CHICAGO (WLS) -- Cook County State's Attorney Kim Foxx says this week's looting attacks and the upheaval in late May and early June were not coincidental crimes by rogue thieves, but rather orchestrated attacks to loot Chicago stores. Now a panoply of law enforcement agencies are working to figure out who is responsible.
The latest looting video released from early Monday morning shows two men appearing to know just what they wanted from a retail outlet on North Weed Street.
"It is not a surprise to me that some of this is coordinated efforts, the misperception that this is just a bunch of rogue people going, there are a considerable amount of people who are out there as individuals, but the coordination that has occurred, both what we saw this past weekend and what we saw previously, would suggest that there are those who are orchestrating this," Cook County State's Attorney Kim Foxx said at a press conference on Friday.
Two and a half months ago, looting caravans descending on high end stores. The U.S. Attorney in Chicago confirmed federal prosecutors now have 22 cases from the first round of looting. Prosecutors tell the I-Team those cases mainly involve illegal gun possession, ATM theft, and arson.
Chicago looting leaves residents feeling unsafe, ready to leave city, property management company tells mayor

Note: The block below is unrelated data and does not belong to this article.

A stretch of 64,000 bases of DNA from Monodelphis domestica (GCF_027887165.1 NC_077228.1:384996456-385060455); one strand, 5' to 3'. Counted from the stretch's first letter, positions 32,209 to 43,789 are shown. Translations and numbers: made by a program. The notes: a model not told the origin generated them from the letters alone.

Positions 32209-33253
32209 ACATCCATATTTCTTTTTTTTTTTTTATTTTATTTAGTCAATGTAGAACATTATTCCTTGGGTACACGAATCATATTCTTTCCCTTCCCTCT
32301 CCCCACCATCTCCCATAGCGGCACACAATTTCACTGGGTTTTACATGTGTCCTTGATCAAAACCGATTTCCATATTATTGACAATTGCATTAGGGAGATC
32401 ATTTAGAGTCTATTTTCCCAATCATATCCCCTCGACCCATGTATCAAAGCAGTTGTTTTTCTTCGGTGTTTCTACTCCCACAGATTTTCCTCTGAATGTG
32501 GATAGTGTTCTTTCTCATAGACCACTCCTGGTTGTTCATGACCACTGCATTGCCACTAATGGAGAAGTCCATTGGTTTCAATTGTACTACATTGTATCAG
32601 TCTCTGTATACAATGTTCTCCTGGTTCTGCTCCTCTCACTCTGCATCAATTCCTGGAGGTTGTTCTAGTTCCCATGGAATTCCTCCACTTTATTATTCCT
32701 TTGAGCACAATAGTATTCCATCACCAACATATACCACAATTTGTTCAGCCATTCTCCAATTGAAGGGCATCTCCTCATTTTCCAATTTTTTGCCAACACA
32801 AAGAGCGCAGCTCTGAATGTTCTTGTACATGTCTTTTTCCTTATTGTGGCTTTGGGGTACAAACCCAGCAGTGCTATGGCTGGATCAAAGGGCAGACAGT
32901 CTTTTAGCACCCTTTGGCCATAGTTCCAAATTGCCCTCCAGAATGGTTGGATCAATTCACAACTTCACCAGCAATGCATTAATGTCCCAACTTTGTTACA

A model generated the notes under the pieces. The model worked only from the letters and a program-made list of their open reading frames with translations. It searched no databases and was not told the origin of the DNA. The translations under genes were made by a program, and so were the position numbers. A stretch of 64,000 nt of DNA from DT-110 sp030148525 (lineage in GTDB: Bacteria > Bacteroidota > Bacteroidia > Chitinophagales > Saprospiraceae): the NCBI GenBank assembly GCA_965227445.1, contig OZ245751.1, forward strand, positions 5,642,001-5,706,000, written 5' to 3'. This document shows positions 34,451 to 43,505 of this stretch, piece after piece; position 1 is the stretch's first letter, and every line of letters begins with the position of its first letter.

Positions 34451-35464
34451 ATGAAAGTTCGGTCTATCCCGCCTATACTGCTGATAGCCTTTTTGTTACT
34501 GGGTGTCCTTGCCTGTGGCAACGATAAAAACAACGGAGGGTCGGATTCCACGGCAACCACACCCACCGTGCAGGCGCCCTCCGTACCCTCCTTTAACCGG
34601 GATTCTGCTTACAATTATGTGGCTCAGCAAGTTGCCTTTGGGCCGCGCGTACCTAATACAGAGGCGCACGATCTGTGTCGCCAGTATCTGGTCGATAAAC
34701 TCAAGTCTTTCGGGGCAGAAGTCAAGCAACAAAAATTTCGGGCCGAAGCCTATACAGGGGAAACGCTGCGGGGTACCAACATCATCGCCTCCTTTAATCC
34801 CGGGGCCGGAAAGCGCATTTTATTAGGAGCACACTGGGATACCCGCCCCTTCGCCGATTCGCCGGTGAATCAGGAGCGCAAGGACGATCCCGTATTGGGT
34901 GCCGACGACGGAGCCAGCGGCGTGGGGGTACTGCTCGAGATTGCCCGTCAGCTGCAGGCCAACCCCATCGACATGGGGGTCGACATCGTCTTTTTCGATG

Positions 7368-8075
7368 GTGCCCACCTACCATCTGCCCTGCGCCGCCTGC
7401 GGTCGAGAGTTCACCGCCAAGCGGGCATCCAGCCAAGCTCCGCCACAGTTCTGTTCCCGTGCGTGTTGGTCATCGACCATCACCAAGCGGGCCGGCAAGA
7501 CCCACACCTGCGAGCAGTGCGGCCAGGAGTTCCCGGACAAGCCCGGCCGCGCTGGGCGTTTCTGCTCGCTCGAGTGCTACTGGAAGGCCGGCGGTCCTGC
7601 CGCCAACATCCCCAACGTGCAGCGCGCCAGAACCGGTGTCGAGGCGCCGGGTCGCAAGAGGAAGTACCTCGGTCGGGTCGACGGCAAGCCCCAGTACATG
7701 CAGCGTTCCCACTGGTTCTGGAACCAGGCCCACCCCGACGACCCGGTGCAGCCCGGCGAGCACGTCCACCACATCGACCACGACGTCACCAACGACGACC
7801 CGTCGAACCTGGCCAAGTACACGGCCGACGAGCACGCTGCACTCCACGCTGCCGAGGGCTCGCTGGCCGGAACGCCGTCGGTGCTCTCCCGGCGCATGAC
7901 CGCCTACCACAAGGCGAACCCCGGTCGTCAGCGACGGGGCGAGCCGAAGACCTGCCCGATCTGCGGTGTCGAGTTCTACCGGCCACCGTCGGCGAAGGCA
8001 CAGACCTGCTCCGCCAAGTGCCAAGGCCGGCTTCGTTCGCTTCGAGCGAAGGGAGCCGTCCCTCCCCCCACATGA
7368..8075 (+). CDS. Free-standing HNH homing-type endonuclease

There was blowback Friday to a scathing letter from one of Chicago's top residential property companies to Mayor Lightfoot. As the I-Team reported Wednesday, the president of Sudler management, Steven Levy, told the mayor their 38,000 residents "do not feel safe."
"I thought it was very unprofessional. For a property management firm, working on behalf of my condo association to issue a statement like this, where they are claiming to represent the views of property owners and they haven't actually consulted the property owners," said Gino Generelli, a resident of one of Sudler's properties.
Two residents of a Sudler high rise on North Sheridan Road are among those livid the property management company presumes to speak for them.
"It was a little offensive to kind of be sort of co-opted without even being asked," said Kevin Curran, a resident of a Sudler property.
"I feel that it's important, you know, for Mr. Levy to reassure residents of the facts, instead of engaging in what I consider to be fear mongering," Generelli told the I-Team.
We asked Sudler management about the complaints, and how they determined residents "do not feel safe." The company has not responded.
Residents dispute property manager's claim they're ready to leave city as local, federal law enforcement team up to prosecute looters
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